Franklin was in New York as a Women Deliver Young Leader who appointed him a World Contraception Day Ambassador

You were recently in New York for the Women Deliver Conference/UNGA. How did young people shape the outcomes of the conference? Were they leaders or mere participants?

I was recently in New York for a training workshop by Women Deliver, having been selected by Bayer and Women Deliver as one of 10  ‘World Contraception Day Ambassadors – 2016’. As part of this initiative, I will be receiving a seed grant of $5000 to design and implement an innovative project through Digital Storytelling about Sexual and Reproductive Health Rights of people in my community and country –  my proposed project envisages to create digital stories of diverse young people from urban and rural india – boys, girls and transgender on their perspectives of access to Sexual and Reproductive Health and Services.  During my time in New York, I had the chance to learn about designing projects that are of high impact, technical and practical training on using digital tools. I shared and learned from other  young leaders at the workshop. We also participated at various events on the sidelines of the UNGA. But more importantly, we led and designed the projects and were adequately supported by technical experts.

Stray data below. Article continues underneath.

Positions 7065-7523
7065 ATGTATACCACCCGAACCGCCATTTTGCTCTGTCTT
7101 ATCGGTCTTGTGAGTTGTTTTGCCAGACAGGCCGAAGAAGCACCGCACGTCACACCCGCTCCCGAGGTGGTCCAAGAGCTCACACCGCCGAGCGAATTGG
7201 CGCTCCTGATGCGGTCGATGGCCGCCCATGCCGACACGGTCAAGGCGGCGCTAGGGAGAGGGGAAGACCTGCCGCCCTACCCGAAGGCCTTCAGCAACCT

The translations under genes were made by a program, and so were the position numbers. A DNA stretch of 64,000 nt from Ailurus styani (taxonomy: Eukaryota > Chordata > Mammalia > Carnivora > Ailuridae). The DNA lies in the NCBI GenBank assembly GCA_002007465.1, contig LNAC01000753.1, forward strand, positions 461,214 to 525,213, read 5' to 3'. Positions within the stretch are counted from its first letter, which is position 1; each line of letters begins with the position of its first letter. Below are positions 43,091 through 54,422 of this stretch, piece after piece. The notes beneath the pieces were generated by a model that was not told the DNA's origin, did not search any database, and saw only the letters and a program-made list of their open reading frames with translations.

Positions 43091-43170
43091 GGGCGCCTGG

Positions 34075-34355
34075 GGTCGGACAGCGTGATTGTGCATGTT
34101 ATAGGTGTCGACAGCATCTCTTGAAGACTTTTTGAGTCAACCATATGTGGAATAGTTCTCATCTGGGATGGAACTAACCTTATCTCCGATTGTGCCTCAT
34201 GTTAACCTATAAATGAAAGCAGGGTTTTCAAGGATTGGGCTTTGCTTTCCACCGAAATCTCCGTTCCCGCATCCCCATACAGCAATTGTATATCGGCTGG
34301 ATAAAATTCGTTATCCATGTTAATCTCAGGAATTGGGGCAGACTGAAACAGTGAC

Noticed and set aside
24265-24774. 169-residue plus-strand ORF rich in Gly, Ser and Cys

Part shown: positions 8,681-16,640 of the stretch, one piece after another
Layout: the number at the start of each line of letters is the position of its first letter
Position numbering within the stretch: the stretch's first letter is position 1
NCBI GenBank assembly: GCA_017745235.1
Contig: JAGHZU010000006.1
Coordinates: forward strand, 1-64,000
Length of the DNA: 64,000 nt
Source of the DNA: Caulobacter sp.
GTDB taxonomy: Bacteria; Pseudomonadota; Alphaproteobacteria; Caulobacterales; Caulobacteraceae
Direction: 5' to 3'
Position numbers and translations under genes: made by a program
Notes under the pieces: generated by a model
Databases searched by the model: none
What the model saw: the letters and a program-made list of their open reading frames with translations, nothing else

What lessons have your learnt working alongside young people? Any tips for engaging young people effectively?

My engagement with young people and youth organizations has shaped my opinions on youth work. I have learned that ‘youth work’ is very dynamic and stakeholders in the development sector need to be ready to change as per the trends of young people. For instance, stay updated with social media channels they use and design our messages in a way resonates with youth. I have also learnt how critical it is to involve young people while designing programs for them –  they are the best advisors on what works/will not work. Also, in order to engage young people effectively we need to create more spaces that are youth friendly and accessible. Finally,we should share results of programmes and projects with young people and get their feedback…we must consider them as valuable partners, not beneficiaries.


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Why do young people need sexuality education?

by wearerestless Reading time: 5 min